In May, ABCNews.com reported that Democrats were unhappy that New Jersey Gov. Chris Christie put his family into state tourism ads begging people to come back to beaches on the New Jersey shore. “That Gov. Christie would allow $25 million in federally-funded ads to feature him in the middle of an election year is both supremely arrogant and wildly inappropriate,” his opponent Barbara Buono said. Chris Matthews barely mentioned Buono this year, mostly to note she was getting creamed in the polls.
On Thursday night's "Hardball," MSNBC host Chris Matthews was livid that Sen. Rand Paul would second that critique, that it's unseemly for the governor to put himself in tourism ads in an election year. "Pissant" was the word Matthews used -- twice:
MATTHEWS: Here's some real pissant -- I want to say something about Rand Paul. He's getting smaller by the minute. Here`s Senator Rand Paul. He had some strong words, negative words for Governor Christie yesterday because Christie appeared on several TV ads to boost the New Jersey economy after Hurricane Sandy. The ads were funded with the federal disaster and state money they got from the federal money for the state. But let`s watch this -- watch this -- just watch Rand Paul going at him here. Let's watch.
SEN. RAND PAUL (clip from Senate hearing): Some of these ads -- people running for office put their mug all over these ads while they`re in the middle of a political campaign. In New Jersey, $25 million was spent on ads that included somebody running for political office. You think there might be a conflict of interest there. You know, that`s a real problem. And that's why when people who are trying to do good and trying to use taxpayers' money wisely, they`re offended to see our money spent on political ads. You know, that`s just offensive.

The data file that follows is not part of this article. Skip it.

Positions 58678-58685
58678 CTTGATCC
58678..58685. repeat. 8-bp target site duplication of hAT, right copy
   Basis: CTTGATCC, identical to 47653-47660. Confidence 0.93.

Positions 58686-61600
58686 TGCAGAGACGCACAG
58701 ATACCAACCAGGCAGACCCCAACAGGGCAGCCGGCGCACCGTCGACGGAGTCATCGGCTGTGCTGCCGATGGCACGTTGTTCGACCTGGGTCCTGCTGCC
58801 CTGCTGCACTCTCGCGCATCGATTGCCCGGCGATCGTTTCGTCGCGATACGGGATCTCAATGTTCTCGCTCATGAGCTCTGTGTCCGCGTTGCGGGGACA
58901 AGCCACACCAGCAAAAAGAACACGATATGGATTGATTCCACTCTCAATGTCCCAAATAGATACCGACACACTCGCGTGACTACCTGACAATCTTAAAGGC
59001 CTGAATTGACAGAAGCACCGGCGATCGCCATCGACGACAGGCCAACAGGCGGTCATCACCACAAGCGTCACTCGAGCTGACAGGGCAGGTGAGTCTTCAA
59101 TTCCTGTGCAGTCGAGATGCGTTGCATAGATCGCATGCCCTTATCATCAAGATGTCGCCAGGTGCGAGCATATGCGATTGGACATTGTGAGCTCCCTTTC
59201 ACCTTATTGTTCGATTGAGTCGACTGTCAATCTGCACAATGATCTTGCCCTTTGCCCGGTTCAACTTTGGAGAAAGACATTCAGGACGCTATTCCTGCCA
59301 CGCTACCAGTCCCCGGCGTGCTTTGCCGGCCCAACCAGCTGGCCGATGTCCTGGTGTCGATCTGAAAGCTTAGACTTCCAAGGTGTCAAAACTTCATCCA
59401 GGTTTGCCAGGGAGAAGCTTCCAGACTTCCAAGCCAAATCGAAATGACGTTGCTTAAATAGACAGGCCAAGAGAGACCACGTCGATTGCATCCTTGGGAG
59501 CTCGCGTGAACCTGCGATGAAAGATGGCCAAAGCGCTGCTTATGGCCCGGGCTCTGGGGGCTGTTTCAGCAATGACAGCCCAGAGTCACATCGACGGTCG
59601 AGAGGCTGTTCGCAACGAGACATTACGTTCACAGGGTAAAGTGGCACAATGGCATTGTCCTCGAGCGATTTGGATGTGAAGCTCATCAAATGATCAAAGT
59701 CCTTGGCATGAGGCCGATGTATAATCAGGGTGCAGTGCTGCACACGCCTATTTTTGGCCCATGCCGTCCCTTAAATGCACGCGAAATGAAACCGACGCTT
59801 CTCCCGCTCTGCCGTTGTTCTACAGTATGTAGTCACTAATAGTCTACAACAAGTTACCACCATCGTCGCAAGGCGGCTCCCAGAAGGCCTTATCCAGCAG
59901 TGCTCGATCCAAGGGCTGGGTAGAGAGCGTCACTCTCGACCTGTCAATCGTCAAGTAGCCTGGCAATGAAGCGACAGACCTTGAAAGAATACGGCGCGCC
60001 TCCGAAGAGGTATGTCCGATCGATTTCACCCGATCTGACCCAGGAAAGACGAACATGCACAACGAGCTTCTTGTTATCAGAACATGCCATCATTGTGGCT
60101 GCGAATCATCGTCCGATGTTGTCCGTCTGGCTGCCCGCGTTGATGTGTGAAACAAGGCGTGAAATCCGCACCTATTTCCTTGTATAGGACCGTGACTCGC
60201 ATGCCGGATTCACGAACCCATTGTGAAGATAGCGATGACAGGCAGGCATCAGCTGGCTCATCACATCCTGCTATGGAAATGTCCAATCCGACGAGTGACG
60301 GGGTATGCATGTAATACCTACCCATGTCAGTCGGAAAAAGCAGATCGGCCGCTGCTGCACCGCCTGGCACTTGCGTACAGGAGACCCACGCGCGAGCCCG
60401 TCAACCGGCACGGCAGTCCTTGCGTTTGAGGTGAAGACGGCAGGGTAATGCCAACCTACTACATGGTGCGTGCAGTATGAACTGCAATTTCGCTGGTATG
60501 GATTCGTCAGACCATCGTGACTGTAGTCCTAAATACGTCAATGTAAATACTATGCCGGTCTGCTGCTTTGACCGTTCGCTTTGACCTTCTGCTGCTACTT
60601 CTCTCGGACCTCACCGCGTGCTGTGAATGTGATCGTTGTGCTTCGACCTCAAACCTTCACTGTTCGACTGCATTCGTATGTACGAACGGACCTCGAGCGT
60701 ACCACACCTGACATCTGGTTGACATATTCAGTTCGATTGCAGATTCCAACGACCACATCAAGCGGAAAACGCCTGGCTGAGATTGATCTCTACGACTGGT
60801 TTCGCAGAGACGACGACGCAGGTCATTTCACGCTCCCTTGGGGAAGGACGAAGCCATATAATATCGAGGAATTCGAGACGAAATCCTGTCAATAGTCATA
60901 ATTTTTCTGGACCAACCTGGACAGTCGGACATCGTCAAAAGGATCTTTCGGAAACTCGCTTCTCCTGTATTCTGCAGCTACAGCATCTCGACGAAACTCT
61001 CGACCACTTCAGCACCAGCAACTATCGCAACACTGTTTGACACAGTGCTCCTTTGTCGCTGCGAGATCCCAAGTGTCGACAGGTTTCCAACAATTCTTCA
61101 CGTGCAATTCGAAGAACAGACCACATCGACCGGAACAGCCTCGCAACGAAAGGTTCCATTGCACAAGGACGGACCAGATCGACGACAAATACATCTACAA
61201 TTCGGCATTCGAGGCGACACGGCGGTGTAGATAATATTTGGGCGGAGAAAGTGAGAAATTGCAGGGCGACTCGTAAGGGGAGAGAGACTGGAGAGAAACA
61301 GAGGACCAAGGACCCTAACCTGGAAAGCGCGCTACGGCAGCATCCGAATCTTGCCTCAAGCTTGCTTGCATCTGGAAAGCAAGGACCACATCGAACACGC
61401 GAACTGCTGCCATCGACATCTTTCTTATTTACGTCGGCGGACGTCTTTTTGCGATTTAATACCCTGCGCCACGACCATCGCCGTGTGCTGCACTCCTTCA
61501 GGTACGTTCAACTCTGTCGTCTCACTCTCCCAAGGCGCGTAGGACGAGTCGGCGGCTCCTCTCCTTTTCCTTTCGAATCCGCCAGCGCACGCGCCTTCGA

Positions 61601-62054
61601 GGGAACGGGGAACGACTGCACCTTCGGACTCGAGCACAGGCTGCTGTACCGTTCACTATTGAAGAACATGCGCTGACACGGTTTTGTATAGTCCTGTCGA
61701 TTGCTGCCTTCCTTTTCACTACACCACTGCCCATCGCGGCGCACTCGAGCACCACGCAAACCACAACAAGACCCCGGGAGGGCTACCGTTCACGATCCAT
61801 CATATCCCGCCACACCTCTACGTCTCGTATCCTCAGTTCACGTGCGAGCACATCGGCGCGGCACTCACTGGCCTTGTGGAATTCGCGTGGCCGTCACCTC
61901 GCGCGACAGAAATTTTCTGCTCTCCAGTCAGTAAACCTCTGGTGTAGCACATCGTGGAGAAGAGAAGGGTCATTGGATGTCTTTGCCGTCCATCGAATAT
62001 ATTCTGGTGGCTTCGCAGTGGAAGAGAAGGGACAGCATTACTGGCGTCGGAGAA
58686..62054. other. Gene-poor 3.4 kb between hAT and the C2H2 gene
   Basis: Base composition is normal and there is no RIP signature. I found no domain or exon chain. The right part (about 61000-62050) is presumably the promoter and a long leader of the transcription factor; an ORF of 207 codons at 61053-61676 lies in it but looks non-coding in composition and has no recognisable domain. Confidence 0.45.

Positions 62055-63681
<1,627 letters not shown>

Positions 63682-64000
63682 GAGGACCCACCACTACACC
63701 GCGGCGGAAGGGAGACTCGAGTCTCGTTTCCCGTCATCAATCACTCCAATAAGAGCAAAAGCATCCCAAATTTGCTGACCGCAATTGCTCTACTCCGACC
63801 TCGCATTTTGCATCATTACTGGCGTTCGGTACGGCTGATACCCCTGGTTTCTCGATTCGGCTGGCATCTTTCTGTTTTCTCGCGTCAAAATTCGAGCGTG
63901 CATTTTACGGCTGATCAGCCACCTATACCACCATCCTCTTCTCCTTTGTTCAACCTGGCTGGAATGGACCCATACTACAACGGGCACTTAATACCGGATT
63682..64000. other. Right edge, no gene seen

MATTHEWS: It's -- I think that comment by Rand Paul makes him smaller. It's a pissant comment. The guy just won a 60 percent election victory in a state that`s very hard for their party, if he is a Republican, Rand Paul, to win. Instead of going after that, he goes after the ad campaign.
And the other guy going -- Cruz was doing the same thing, saying he didn't battle for principle because he allowed the state of New Jersey, which has a lot of poor people and working poor people in it, to get Medicaid. I just don't see -- the lack of chivalry -- or what's the right word -- magnanimity, Michael, is amazing -- Michael Steele, is amazingly missing here.
What's amazing here is that Matthews thinks he can be America's arbiter of who is chivalrous and magnanimous -- as he trashes politicians as "pissants."
This ad does engage a libertarian, who might ask: Why are taxpayers in Idaho forced to fund tourism ads for New Jersey to enrich TV stations in New York and Philadelphia? Is this really the federal government's responsibility?